Cooling Apparel

In the realm of modern sports, clothing technology has come a long way. Lightweight, moisture-wicking fabrics, strategically placed ventilation, and even cooling vests have been designed to help regulate body temperature. Investing in sportswear engineered for hot conditions can positively impact performance by allowing the body to stay cooler.

Cooling vests, for instance, are designed to be pre-cooled and worn before or between events. They effectively lower the core body temperature, extending endurance and reducing heat-induced fatigue.


Ice and Cold Water Immersion

When the competition becomes unbearably hot, athletes can turn to more aggressive cooling techniques. Applying ice packs to areas like the armpits, groin, and the back of the neck is a smart strategy that can rapidly reduce body temperature, and can be effective during your breaks between games or during rest periods in strenuous workouts. These regions have a high concentration of blood vessels close to the skin’s surface, making them efficient cooling points.

Ice baths and cold water showers are both useful options for post-match, when you’re in the midst of a tournament where you’re playing multiple matches in a day – these methods involve immersing the body in cold water, and will very quickly bring the temperature down. 

From a training perspective however, these aren’t the best choices. While ice water immersion/cryotherapy has been shown to have tangible effects on reducing muscle inflammation and soreness, the inflammation process is actually a big part of the ‘training effect’, and is actually integral to the repair and recovery of your muscles – a little bit of soreness in the muscle the day after a workout is actually a good thing, it’s a sign of the rebuilding taking place. The perceived wisdom now then, is that ice baths are useful in a competition environment where immediate performance is the only goal and you’re not trying to ‘get fitter’, but if used too regularly as part of a daily training plan they can actually stunt progress.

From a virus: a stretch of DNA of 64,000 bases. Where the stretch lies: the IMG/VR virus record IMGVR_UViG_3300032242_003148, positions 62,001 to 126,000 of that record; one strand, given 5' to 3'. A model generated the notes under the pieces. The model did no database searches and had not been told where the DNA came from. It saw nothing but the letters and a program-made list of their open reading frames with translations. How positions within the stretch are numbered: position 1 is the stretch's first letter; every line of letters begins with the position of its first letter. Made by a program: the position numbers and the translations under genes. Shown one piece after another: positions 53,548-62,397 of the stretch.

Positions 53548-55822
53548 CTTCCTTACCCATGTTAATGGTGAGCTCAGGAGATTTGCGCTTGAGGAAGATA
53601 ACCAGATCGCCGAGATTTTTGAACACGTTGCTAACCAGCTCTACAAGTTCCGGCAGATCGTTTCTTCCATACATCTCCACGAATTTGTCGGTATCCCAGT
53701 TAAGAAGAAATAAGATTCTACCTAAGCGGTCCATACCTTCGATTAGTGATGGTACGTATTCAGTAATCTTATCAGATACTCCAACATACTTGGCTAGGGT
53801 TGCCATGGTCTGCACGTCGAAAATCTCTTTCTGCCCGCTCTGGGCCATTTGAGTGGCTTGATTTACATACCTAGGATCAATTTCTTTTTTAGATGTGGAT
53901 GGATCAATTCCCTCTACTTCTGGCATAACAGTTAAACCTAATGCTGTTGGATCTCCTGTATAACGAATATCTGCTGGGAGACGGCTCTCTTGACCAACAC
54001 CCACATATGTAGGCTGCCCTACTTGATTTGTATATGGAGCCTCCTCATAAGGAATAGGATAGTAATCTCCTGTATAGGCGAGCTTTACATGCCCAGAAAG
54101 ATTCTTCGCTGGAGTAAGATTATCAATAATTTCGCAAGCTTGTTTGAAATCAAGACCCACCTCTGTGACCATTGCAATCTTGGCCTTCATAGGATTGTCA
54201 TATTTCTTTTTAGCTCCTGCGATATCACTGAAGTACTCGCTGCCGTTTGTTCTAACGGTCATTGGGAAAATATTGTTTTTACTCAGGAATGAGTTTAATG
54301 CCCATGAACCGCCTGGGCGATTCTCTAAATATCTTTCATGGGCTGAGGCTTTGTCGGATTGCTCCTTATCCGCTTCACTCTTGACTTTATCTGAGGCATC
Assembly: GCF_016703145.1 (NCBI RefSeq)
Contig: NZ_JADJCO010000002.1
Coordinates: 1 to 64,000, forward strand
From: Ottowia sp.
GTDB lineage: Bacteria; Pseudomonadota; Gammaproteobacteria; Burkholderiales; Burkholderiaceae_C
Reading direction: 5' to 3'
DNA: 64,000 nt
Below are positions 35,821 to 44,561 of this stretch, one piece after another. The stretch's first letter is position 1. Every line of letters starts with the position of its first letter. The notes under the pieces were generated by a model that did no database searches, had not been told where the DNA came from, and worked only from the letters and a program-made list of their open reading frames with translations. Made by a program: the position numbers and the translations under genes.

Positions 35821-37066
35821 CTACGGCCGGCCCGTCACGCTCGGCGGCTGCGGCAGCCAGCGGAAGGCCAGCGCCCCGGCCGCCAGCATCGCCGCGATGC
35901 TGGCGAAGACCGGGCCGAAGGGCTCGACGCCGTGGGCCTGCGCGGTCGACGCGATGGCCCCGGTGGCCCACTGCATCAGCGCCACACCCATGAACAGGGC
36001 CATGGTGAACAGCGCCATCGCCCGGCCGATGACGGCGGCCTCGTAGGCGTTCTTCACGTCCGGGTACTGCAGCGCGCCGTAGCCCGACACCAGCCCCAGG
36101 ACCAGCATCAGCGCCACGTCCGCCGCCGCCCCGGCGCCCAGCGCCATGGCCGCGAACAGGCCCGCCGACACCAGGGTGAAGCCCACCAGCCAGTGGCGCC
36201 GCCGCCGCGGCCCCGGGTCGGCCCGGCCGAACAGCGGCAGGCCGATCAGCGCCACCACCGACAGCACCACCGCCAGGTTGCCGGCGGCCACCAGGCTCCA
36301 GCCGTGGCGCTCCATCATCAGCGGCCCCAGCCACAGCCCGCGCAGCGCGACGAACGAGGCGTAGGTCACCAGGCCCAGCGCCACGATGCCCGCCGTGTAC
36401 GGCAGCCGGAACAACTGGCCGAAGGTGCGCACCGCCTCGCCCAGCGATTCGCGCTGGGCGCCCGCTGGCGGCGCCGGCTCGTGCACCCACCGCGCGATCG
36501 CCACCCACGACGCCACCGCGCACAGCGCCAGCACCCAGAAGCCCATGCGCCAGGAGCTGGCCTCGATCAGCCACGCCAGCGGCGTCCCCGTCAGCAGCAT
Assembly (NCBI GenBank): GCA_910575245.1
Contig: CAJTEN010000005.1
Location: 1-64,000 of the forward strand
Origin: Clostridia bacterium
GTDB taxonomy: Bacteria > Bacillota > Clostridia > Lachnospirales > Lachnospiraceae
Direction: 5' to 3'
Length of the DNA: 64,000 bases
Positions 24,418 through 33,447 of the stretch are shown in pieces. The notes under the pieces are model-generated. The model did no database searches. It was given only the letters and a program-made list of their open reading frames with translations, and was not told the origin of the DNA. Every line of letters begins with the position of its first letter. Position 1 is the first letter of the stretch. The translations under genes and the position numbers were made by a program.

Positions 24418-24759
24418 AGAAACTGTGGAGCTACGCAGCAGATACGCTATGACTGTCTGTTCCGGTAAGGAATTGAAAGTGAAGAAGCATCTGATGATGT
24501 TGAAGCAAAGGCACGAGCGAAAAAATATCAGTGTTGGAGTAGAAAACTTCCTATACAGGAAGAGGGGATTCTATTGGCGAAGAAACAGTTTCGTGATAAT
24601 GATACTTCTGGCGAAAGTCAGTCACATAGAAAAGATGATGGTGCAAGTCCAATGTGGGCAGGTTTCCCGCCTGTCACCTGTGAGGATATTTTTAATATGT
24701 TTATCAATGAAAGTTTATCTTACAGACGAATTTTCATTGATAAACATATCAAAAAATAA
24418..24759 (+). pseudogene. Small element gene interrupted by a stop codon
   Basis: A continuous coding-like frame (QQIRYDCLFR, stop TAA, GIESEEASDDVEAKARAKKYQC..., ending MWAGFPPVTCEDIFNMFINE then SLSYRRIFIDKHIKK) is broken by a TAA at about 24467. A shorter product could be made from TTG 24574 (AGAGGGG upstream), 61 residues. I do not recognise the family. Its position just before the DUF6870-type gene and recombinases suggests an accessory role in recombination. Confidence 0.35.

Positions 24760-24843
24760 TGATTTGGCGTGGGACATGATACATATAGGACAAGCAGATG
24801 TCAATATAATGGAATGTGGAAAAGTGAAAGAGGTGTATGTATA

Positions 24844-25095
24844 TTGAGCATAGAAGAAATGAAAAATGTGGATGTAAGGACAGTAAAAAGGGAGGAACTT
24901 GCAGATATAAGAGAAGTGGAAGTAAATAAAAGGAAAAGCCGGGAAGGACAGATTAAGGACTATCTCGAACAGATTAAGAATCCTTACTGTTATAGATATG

Mental Coolness

In the world of competitive sports, staying cool goes beyond just physical strategies; it extends to the mental realm as well. The pressure and intensity of competition can raise an athlete’s stress levels, which, in turn, can elevate their body temperature. Incorporating mindfulness and relaxation techniques into your routine is crucial. Controlled breathing, visualization exercises, and meditation can help maintain a calm state of mind under pressure. Remember, a calm mind often leads to a cooler body.


In conclusion, staying cool isn’t just about comfort; it’s a performance-enhancing strategy that can be the difference-maker between victory and defeat. Whether you’re playing or training, integrating some cooling strategies into your regimen can give you the competitive edge you’ve been searching for. As you prepare for your next match or competition, strive to keep your cool for better performance. 


Gary Nisbet

B.Sc.(Hons), CSCS, NSCA-CPT, Dip. FTST
SquashSkills Fitness & Performance Director